Coding CSS gradients by hand is a pain. There are a few free online solutions that help you out, but none have the grace and finesse of Gradient for Mac. The UI is super slick and it makes creating CSS gradients a breeze, one might even call it fun.
The major limitation here, as just about every developer who tries the app points out, is that you can currently only create two color gradients. Given that designers’ tastes are so often much more complex, this really hurts the app’s usefulness to cost ratio. Fortunately, the developers are hard at work implementing multi step gradients so you can expect this app to get really awesome really fast later this year. CSS preprocessor fans will be happy to know that Sass support is coming soon as well.
Price: $5.99 Developer: Jumpzero
Sublime Text is a rarity in that it’s a Windows app that’s actually good enough to catch our attention (though the icon is still far from the quality we’re used to on OS X). This web text editor has some really innovative features like multiple selections and a mini map that allows you to quickly jump to any part of the page. It’s a great app and more than a few Mac users have longed to see it cross platforms.
Fortunately, the developer has come to his senses and Sublime Text 2 will be available for OS X, Linux and Windows. It’s packed with plenty of new features including an awesome fullscreen distraction free mode. No word yet on an official release date but you can hop on the beta free.
Adobe is keeping on its frequent update schedule, designed by evil geniuses to keep your interest piqued and your checking account empty. Despite the fact that I know you’re currently yelling at your screen about having finally forked out the cash for CS5, it’s definitely the case that CS6 will be hitting sometime this year (and you don’t get a discount for upgrading from CS4 or earlier).
We don’t know too much at this point but AppleInsider has posted a glimpse of a brand new Lightroom-like dark interface for Photoshop and tells of some fancy new 3D options and even some new tools: the Perspective Crop Tool, 3D Material Eyedropper Tool and Remix Tool.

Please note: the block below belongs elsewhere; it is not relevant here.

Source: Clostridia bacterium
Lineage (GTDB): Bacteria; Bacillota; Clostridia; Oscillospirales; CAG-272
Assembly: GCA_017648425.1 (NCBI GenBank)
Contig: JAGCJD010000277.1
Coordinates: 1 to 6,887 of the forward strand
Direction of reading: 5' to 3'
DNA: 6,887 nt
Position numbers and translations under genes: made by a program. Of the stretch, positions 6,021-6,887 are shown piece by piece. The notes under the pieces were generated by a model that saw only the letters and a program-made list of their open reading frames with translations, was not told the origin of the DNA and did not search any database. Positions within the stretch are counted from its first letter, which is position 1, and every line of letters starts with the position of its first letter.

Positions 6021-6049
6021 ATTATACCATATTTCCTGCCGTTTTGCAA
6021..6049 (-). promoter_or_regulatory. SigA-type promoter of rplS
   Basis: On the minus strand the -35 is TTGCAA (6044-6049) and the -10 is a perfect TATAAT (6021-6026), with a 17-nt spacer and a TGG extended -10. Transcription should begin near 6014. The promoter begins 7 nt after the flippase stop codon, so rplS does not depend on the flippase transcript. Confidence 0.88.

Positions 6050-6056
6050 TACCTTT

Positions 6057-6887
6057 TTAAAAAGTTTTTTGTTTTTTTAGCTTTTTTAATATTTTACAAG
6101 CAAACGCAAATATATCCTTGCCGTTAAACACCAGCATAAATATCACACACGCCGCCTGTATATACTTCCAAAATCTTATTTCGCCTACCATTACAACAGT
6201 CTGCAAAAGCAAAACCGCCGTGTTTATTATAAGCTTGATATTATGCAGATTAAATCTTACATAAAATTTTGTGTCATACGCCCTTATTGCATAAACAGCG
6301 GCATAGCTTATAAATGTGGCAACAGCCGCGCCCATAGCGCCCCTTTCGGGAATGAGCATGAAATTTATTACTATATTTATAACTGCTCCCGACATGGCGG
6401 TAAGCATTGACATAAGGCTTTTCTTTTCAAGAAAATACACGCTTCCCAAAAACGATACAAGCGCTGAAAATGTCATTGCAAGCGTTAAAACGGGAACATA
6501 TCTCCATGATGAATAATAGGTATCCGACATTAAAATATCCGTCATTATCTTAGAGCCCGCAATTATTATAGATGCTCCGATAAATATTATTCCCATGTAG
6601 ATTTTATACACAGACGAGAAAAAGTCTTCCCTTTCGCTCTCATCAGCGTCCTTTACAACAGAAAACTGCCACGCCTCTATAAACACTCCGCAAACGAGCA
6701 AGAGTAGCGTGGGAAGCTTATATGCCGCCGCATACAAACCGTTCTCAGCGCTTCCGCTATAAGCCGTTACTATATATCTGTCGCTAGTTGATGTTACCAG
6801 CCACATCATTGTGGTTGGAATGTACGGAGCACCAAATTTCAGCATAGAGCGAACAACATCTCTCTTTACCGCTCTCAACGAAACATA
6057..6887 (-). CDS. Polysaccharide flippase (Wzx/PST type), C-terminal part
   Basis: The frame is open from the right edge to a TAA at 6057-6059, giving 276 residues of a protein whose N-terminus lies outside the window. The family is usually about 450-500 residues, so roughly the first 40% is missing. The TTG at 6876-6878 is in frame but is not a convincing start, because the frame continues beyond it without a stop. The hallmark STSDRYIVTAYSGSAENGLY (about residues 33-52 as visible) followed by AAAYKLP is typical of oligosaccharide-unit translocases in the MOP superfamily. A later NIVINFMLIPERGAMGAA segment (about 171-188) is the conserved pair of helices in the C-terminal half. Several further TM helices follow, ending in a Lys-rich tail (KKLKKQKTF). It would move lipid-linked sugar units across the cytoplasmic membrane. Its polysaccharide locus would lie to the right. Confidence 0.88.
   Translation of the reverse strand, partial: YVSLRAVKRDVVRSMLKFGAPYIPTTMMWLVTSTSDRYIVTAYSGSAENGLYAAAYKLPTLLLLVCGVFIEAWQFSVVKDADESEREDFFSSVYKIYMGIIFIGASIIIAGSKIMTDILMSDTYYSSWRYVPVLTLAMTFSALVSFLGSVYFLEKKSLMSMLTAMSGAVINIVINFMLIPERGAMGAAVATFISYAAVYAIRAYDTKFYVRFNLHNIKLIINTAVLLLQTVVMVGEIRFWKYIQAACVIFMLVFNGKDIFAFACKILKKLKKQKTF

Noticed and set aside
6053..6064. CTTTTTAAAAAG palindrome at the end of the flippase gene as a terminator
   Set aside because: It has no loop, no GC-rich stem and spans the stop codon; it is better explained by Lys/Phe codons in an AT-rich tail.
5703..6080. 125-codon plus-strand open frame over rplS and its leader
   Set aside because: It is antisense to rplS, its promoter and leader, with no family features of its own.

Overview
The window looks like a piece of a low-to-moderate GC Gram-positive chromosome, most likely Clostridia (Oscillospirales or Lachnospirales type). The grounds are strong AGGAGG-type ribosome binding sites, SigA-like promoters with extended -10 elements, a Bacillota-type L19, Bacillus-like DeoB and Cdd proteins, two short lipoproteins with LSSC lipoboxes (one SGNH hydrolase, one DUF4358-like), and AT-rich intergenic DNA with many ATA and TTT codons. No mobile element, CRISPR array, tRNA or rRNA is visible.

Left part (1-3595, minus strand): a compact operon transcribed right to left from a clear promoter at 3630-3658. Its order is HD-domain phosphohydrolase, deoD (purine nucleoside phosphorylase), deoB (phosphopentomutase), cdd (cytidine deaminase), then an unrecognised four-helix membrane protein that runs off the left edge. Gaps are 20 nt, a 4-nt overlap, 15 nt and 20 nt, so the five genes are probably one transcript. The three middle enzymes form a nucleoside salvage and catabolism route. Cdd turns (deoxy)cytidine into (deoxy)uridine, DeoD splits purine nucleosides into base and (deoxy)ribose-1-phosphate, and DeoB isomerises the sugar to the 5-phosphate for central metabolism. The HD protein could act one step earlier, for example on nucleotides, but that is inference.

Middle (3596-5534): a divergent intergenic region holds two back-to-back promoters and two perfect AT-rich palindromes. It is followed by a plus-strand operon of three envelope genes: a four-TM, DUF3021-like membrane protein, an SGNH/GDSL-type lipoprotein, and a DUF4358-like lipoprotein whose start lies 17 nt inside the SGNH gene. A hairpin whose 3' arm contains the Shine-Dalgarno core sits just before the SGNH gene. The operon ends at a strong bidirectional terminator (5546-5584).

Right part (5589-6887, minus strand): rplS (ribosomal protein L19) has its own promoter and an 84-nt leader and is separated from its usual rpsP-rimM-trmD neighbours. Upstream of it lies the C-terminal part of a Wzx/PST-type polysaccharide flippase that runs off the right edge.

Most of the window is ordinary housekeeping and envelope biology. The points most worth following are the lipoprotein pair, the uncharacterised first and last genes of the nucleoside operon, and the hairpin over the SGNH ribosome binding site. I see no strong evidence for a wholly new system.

2011 was a big year for Spotify and its revolutionary radio format (listen to anything you want). It finally hit the U.S., a transition which has created a huge influx of new free users paid subscribers. Spotify is rocking the radio industry and we just can’t get enough.
Keep a close eye on Spotify though, the innovation is only just beginning. 2012 will be the year of Spotify apps, a new initiative that brings all kinds of added functionality to the Spotify player such as lyrics, Billboard charts and tighter Last.fm integration. These have only just taken off the ground so you can expect to see a lot of developments in this area this year.
Wunderlist took the world by storm in 2011. The award winning todo list application taught us that task management could be beautiful, functional, collaborative and synced across multiple platforms for the magical price of free. So how in the world can the people at 6Wunderkinder justify the investment?
The answer lies in their next product, a premium project management tool called Wunderkit (coming sometime in 2012). All the features you’ve wanted to see brought to Wunderlist are here: subtasks, reoccurring tasks, workspaces (multiple projects), and full team collaboration with the ability to “follow” workspaces and leave status updates. Be sure to check out the screenshots, they’re gorgeous.